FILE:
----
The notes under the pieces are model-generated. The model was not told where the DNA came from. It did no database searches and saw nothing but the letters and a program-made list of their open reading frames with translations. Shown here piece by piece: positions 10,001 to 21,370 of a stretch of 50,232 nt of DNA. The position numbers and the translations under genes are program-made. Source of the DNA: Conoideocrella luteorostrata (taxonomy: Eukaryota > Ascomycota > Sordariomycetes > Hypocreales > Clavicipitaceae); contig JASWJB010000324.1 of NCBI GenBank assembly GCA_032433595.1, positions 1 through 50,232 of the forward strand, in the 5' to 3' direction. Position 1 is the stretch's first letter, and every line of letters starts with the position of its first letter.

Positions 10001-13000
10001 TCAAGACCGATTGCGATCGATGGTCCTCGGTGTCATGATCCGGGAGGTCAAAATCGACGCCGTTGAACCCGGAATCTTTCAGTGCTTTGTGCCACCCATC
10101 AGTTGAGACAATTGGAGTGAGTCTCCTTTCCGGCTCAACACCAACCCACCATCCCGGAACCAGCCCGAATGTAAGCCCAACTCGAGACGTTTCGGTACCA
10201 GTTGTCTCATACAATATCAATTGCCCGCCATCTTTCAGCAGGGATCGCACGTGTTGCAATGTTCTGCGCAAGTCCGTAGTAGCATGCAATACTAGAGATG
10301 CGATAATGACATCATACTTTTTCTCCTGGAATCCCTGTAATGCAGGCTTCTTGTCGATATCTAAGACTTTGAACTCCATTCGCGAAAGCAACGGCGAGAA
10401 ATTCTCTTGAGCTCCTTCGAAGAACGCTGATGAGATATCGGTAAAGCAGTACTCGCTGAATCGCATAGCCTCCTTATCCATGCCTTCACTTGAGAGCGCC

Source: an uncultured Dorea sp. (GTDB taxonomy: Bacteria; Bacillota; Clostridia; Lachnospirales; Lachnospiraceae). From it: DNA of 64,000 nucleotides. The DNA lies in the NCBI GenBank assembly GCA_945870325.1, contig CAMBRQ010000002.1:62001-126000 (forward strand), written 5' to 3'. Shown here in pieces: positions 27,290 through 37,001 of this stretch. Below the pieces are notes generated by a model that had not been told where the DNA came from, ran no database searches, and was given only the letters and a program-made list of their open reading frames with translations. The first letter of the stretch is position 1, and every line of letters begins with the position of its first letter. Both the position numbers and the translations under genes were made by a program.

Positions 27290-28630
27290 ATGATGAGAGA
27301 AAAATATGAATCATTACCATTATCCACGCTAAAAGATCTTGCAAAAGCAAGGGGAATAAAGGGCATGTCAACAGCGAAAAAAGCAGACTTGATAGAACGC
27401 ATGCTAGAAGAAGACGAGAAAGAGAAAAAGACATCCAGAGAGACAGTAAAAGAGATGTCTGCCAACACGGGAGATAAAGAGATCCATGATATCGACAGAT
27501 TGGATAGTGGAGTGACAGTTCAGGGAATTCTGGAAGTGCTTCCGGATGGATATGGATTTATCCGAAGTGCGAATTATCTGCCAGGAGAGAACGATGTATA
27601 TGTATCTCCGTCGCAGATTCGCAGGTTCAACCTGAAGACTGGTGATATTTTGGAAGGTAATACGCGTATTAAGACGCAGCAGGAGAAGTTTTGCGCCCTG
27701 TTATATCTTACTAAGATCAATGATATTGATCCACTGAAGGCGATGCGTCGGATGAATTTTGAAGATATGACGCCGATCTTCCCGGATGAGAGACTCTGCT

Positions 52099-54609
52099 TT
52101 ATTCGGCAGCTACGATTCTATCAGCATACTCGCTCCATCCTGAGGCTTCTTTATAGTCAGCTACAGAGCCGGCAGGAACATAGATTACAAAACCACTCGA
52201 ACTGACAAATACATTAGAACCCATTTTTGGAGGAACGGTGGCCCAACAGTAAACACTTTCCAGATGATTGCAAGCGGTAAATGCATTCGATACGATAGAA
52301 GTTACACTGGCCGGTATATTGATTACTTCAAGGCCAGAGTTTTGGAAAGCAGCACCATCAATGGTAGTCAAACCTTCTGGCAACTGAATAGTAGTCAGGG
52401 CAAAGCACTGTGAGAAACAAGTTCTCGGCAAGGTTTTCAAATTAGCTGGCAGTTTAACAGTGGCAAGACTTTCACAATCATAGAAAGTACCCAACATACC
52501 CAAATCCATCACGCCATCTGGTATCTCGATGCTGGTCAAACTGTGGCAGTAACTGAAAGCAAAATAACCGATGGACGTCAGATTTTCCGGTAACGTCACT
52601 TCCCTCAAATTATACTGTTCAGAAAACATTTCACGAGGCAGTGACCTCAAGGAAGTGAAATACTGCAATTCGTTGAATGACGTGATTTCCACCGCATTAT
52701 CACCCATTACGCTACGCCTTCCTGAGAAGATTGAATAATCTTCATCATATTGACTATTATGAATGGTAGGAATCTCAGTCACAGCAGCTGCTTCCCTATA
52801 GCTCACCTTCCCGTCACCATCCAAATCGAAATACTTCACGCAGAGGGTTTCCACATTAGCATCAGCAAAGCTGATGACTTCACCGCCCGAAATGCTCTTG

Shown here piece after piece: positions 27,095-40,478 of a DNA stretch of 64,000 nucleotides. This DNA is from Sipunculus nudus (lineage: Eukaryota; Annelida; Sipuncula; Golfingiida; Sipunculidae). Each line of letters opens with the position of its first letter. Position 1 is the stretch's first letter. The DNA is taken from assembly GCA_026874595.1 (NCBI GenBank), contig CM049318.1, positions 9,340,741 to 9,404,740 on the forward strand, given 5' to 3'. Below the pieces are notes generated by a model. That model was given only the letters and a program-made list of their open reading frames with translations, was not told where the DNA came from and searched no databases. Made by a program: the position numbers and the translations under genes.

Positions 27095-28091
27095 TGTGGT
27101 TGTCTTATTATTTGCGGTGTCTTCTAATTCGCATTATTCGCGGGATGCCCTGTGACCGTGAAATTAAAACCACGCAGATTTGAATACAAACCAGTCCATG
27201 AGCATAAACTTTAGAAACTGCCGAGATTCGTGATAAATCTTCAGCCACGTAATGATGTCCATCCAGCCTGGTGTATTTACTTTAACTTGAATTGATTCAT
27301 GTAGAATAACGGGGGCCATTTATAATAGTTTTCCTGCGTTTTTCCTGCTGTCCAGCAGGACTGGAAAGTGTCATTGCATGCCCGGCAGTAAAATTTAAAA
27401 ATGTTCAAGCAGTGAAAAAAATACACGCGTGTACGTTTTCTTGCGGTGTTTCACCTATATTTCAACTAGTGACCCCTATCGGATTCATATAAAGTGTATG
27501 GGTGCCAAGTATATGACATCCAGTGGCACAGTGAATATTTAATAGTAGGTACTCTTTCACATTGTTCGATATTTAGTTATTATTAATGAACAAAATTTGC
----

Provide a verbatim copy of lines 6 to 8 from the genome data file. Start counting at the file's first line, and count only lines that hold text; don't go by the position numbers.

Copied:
10301 CGATAATGACATCATACTTTTTCTCCTGGAATCCCTGTAATGCAGGCTTCTTGTCGATATCTAAGACTTTGAACTCCATTCGCGAAAGCAACGGCGAGAA
10401 ATTCTCTTGAGCTCCTTCGAAGAACGCTGATGAGATATCGGTAAAGCAGTACTCGCTGAATCGCATAGCCTCCTTATCCATGCCTTCACTTGAGAGCGCC

Source: an uncultured Dorea sp. (GTDB taxonomy: Bacteria; Bacillota; Clostridia; Lachnospirales; Lachnospiraceae). From it: DNA of 64,000 nucleotides. The DNA lies in the NCBI GenBank assembly GCA_945870325.1, contig CAMBRQ010000002.1:62001-126000 (forward strand), written 5' to 3'. Shown here in pieces: positions 27,290 through 37,001 of this stretch. Below the pieces are notes generated by a model that had not been told where the DNA came from, ran no database searches, and was given only the letters and a program-made list of their open reading frames with translations. The first letter of the stretch is position 1, and every line of letters begins with the position of its first letter. Both the position numbers and the translations under genes were made by a program.